Government, in its bid to revamp education in the country must not give a blind eye to the plight of educators in the country.
What plight do educators face? It is the mere apathy of living with meager salaries to a point that the students they teach live higher economic echelon as opposed to them, who have nothing financial or material as proof of being learned men and women.
Many of the most learned people today in Liberia are found in the schools and universities. Many are bookworm—highly educated men and women, and as such, they find themselves involuntarily in the schools or universities imparting knowledge since many could not find a lucrative job commensurate to their qualifications.
However, we all know how messy is the educational system in that its messiness is a justification to this assertion that teachers and university lecturers are not well-paid, and its also a justification why most university graduates hardly push the pen to the standards expected of someone worthy of a higher education.
Whilst is it true the educational system is messy, it is equally true that government has not given an open-eye to the dilemma of the people who impart priceless knowledge to many students who today have become unfathomable in knowledge having benefited from such instruction.
In brief, INSIGHT has observed that the educational system is messy because educators do their own thing due to the lack of motivation and other intrinsic benefits, which encumber their enthusiasm to work.
For instance, when a lecturer does not have a car, he/she treks to school, or rather begs lift from his/her student to class lectures or to return home after lectures.
If one could not get a lift, he toes the line in the midst of chaos—the headaches of getting vehicles in the morning and evening hours to and fro.
If this is the case for most teachers or lecturers, would they take the teaching profession seriously?
Evidently, if the teacher or lecturer cannot afford a car, for instance, but his students do, do you think those students would have respect for that beggar teacher or lecturer?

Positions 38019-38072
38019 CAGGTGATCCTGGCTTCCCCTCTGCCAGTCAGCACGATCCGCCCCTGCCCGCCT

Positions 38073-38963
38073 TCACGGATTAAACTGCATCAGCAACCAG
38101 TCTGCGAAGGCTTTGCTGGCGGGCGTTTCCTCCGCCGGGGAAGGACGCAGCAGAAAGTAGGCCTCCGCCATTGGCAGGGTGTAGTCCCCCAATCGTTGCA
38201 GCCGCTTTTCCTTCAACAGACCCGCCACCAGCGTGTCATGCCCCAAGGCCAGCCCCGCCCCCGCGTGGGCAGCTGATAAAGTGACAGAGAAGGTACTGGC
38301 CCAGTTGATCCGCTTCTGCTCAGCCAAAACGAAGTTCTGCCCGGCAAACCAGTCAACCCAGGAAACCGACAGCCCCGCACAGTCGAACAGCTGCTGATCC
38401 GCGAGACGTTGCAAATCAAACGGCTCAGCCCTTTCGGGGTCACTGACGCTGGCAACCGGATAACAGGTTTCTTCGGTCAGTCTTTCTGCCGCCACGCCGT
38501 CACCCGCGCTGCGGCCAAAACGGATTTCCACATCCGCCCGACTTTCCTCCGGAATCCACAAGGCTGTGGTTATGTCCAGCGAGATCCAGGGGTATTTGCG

Corruption over grades lingers in some higher institutions in Liberia because a pauper teacher or lecturer who wants to raise head above water would compromise to take money from students to make ends meet.
Now, INSIGHT would like to recommend the following to government if government has the true intention to revamp education in this country:
One, increase teachers salaries so that, according to their varied qualifications, a teacher, particularly, a university lecturer, can afford his own car, at least, within the confines of either a month or two salaries.
Two, provide decent housing accommodations for qualified teachers, especially, those at the university level. Most lecturers live in appalling housing conditions like an illiterate, or live in the vicinity of an illiterate, as a result, people look down on the value of education.
Government must add value to people who are educated so that the youths of today will value education; otherwise, people who cannot see the difference between an educated person and a non-educated, do not understand why they should acquire education when people educated live like paupers in their midst.
In short, if government is genuine about revamping the educational system, government will first add value to educators in the country by salary increment to compensate for today’s reality.
Furthermore, government will provide decent housing facility equipped with modern amenities, such as water and electricity, if education would be given priority in this country.
Government in his bid to revamp education must consider academic excellence and grant scholarships to the educator who merited the scholarship to train abroad at renowned universities.
Government will encourage publications by granting bursaries for research in every department at the University of Liberia, which will breathe academics in their specialization as a means to foster the growth and love for education in this country.
A pauper is an impoverished person who is eligible to receive aid from public funds, but in this case, educators have become paupers because they receive money from their students who sensing their teachers’ fallen conditions have taken advantage of them for grades by brandishing money before them.
In those days before the war, the University of Liberia’s lecturers had decent housing and utilities at their complete disposal plus handsome salaries, which brought them respect and attracted expert lecturers from different countries to sell their services in Liberia.
The country reaped a bountiful dividend in that education was education in Liberia in those days.
Certainly, those who had earlier graduated from the university can attest that this is true, and that today is a flop, because less qualified lecturers roam the universities and the qualified are nonchalant to teaching well because of disincentive.
Finally, If government is serious about revamping education, it will revamp the teachers’ plight first.
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